Stephen Tomasetti: Red Grouper and Red Tide, August 21, 2014

NOAA Teacher at Sea
Stephen Tomasetti
Aboard NOAA Ship Oregon II
August 11 – 25, 2014

Mission: Shark/Red Snapper Longline Survey
Geographical Area of Cruise: Gulf of Mexico
You can view the geographical location of the cruise here at anytime:
Date: Thursday, August 21, 2014

Weather Data from Bridge:
Air Temperature: 30.2 Degrees C
Water Temperature: 29.9 Degrees C
Wind Speed: 7 Knots
Barometric Pressure: 1018.7 Millibars

Science and Technology Log

On the Discovery Channel shark week ended last Sunday night, but on the ship shark week continues. We are approaching a stretch of stations that should be loaded with sharks (if they haven’t moved to other areas due to the red tide…more on that later) over the next few days so I am going to hold off on the shark post until later in the week when I’ll have compiled many more pictures for sharing. Although one of the main goals of the mission is to catch sharks (to monitor trends in population abundance) the ship is constantly, twenty four hours a day, collecting a myriad of oceanographic and weather data that is used by other scientists and organizations.

One fish that we have been catching quite frequently is red grouper, or Epinephelus morio. Typically when we catch one it is brought on board to measure its mass and length. After the measurements are taken we remove the fish’s otoliths for future age examination. Additionally, the gonads are removed to determine its sex and reproductive status.

Red Grouper
Red Grouper

An otolith or “ear bone” is not actually a bone at all, but rather a calcium carbonate structure located near the fish’s brain. Similar to the human inner ear, otoliths help the fish to balance and orient itself. There are three pairs of otoliths in each teleost (bony fish) but we remove the largest pair. The first time I tried I pulverized the otolith, but after some practice I can do it now (although I’d hesitate to say with ease).

The otolith contains bands that correspond to the age, much like rings of a tree trunk. Also, the shape of the otolith varies depending on the species. So if otoliths are found in the stomach of an animal that eats fish, the species it’s eating can often be determined.

The fish’s internal sexual structures, or gonads, also must be removed and saved. These structures are used to determine the sex of the fish, if it’s mature, and its current reproductive condition.

In addition to catching and studying wildlife aboard the Oregon II, a large amount of data is collected on water and weather conditions. To do so, a large, expensive piece of equipment called a “CTD”, for conductivity-temperature-depth, is lowered by a fisherman into the water until it hovers a few meters off the ocean floor. It collects data such as salinity, temperature, dissolved oxygen, water clarity, and chlorophyl concentration in real time and can be studied separately or alongside the results of the fish/shark survey.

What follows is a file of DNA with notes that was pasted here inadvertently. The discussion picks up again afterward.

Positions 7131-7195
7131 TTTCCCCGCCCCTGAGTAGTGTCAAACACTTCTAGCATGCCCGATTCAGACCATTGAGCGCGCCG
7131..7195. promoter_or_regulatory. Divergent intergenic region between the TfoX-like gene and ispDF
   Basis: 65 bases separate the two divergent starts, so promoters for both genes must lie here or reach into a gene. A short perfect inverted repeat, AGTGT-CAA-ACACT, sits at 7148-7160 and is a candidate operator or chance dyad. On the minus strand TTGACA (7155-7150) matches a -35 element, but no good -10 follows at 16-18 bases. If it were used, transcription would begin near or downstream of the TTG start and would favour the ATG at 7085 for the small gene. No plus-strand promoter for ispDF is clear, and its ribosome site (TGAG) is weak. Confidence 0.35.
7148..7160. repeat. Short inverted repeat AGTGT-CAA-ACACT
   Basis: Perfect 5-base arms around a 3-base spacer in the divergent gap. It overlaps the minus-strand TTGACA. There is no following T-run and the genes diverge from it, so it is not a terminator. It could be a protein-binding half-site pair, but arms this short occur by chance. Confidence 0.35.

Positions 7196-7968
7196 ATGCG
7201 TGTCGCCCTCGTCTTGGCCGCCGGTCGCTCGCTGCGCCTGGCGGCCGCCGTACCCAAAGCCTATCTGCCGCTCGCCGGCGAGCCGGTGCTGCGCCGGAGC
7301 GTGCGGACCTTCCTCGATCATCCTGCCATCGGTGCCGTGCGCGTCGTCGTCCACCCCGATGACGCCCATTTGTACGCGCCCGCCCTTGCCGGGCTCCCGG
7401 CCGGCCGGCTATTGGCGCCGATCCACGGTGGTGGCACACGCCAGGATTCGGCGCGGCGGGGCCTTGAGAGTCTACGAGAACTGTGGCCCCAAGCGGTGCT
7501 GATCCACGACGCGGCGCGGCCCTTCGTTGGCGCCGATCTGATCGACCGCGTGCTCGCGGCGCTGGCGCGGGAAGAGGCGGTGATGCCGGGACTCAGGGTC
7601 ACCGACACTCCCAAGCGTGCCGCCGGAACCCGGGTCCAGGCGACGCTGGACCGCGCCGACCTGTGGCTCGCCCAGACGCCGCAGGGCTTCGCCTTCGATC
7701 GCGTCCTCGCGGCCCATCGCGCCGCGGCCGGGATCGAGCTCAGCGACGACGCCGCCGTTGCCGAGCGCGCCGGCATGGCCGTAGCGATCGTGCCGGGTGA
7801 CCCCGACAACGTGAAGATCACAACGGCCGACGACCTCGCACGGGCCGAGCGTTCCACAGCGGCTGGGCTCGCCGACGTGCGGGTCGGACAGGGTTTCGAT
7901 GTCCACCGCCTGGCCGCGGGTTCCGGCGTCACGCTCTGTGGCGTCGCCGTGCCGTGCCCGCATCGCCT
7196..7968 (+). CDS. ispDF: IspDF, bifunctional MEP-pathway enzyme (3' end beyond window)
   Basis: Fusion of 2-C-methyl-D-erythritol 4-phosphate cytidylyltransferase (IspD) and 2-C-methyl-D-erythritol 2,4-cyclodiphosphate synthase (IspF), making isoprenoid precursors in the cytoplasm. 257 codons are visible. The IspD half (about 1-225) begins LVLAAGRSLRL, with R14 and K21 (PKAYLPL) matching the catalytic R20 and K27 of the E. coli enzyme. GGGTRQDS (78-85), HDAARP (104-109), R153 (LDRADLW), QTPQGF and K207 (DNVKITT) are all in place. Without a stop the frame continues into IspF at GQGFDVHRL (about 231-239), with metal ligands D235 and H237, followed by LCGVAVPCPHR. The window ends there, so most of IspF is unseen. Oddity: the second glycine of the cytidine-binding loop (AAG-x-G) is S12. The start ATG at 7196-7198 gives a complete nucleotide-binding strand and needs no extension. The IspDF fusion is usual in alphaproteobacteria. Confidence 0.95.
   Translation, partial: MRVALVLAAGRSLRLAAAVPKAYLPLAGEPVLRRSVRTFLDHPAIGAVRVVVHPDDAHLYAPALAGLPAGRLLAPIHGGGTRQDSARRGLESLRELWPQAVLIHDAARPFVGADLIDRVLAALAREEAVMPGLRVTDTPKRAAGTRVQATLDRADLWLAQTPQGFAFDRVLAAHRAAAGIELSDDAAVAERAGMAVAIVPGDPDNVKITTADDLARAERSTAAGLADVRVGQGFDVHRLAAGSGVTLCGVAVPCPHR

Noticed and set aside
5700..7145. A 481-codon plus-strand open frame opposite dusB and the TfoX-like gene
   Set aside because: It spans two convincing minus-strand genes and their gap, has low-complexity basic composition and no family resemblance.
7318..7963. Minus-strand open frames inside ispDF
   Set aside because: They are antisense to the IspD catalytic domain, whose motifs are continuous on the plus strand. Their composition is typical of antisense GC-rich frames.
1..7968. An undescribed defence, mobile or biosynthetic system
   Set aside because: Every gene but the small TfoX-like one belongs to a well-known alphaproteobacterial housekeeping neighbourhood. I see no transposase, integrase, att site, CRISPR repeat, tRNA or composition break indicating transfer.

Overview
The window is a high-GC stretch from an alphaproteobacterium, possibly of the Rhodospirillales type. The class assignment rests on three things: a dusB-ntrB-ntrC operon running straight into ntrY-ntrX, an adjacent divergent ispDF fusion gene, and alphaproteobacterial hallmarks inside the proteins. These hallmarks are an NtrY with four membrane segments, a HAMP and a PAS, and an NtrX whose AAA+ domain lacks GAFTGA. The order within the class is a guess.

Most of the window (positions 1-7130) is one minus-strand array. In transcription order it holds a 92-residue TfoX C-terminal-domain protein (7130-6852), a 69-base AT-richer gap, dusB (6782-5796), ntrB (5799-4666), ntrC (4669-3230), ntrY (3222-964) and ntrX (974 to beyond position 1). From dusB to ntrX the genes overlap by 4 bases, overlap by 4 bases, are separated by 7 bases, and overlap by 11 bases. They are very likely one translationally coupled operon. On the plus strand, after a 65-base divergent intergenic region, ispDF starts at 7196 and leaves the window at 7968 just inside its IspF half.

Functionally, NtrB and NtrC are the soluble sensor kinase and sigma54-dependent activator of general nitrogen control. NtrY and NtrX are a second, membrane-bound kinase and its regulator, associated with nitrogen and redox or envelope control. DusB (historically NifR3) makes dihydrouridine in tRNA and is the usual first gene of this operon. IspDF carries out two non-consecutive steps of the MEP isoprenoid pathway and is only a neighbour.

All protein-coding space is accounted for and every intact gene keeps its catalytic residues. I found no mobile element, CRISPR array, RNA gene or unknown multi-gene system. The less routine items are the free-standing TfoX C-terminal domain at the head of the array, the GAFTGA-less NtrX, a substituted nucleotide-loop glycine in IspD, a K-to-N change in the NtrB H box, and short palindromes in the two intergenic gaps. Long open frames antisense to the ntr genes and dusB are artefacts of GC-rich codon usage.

Chuck Godwin with the CTD
Skilled Fisherman Chuck Godwin with the CTD

Skilled Fisherman Chuck Godwin and Fisherman Eloy Borges are two of the guys I’ve worked closely with during my time on the Oregon II. Chuck and I are pretty much from the same town in Central Florida! Chuck graduated from UF before serving in the Coast Guard for over ten years. He’s been working for NOAA for a while and after about ten minutes with him you can see why! He is fun and affable and a pleasure to be around. He makes the long days of hard work go by quickly.

Fisherman Eloy Borges worked on commercial freighters for a while before joining NOAA. He’s a laid back, diligent crew member. He’s considerate and encouraging; we work together while slinging bait and attaching the gangions to the mainline or while deploying the hi-flyers. And we bond a lot over our mutual love for Cuban food.

Fisherman Eloy Borges controlling the CTD
Fisherman Eloy Borges controlling the CTD

Personal Log:

Yesterday in between sets, the Bridge watchstanders noticed dead fish in the water everywhere. The dead fish continued for over ten miles. They were the result of red tide in the Gulf. Red tide is caused by an algal bloom, and can devastate marine life, especially near the coast. The ship stopped while a fisherman and two scientists took a smaller boat to investigate and gather samples. They filled a large bag with dead fish and wrote down the GPS coordinates, as well as the date and time, marking it FISH KILL. These samples will be reviewed back in the lab in Pascagoula. Sometimes doing science means changing your plans and adjusting to the circumstances you find yourself in.

Spending twelve hours a day, every day, with the same group of people may seem daunting, but we’ve developed a great team chemistry. The days go by fast! In between sets while we’re cruising to the next location we’ve developed a bunch of activities to keep us busy. I learned how to play Sudoku and a game called Heads Up. Additionally, I’ve begun a daily exercise routine with some of the other scientists and volunteers. The workout is a precautionary measure because I’ll put on ten pounds in two weeks with all of the excellent food we’ve been eating on this cruise (thanks Mark and Steve).

Scientist Andre Debose leading the crew in some exercises
Scientist Andre Debose leading the crew in some exercises

Did You Know: Most grouper species change their sex from female to male as they age!

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